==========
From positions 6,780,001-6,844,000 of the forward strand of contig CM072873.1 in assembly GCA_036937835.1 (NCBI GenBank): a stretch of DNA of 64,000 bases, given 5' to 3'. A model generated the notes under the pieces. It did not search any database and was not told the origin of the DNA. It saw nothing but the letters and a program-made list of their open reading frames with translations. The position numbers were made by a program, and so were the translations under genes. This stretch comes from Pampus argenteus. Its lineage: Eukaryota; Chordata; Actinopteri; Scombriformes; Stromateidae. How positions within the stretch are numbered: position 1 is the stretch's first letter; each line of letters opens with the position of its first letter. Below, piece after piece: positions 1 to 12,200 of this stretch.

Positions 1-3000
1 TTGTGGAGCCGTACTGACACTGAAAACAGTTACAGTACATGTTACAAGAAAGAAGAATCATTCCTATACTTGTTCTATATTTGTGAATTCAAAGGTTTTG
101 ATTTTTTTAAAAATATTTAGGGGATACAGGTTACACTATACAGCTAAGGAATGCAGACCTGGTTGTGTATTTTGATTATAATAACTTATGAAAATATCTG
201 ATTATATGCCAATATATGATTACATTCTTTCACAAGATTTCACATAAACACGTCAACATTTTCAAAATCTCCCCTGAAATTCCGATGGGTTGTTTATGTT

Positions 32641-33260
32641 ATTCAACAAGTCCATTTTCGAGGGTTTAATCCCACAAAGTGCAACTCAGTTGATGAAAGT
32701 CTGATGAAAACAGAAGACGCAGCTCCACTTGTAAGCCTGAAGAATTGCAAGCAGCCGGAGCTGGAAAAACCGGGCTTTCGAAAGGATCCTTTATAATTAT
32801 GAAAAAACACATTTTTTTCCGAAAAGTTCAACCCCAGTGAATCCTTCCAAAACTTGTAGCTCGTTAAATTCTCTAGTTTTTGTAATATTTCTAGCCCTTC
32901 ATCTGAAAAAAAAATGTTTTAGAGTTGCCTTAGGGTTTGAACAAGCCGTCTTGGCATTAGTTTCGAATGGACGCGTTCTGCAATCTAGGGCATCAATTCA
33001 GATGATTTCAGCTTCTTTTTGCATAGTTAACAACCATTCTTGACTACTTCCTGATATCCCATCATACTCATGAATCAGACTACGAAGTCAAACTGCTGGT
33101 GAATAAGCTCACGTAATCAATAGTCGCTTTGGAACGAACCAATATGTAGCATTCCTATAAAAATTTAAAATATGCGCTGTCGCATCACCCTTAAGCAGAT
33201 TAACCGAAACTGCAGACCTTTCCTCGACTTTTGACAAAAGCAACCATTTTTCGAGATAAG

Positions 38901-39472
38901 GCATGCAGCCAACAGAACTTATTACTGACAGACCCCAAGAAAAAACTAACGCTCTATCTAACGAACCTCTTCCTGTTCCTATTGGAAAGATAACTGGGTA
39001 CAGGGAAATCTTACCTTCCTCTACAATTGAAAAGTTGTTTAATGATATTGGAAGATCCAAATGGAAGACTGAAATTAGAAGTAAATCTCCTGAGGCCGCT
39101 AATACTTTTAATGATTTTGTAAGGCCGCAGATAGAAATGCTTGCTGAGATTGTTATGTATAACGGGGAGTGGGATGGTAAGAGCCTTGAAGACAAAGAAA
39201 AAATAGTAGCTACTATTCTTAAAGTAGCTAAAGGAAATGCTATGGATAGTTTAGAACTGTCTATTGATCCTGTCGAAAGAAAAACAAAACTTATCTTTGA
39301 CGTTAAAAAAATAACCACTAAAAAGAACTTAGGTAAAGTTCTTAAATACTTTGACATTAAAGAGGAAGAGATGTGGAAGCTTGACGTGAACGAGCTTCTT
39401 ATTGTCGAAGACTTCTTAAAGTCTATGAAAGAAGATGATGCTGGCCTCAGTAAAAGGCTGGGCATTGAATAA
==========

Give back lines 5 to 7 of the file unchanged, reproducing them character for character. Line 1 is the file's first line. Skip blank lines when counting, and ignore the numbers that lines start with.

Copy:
201 ATTATATGCCAATATATGATTACATTCTTTCACAAGATTTCACATAAACACGTCAACATTTTCAAAATCTCCCCTGAAATTCCGATGGGTTGTTTATGTT

Positions 32641-33260
32641 ATTCAACAAGTCCATTTTCGAGGGTTTAATCCCACAAAGTGCAACTCAGTTGATGAAAGT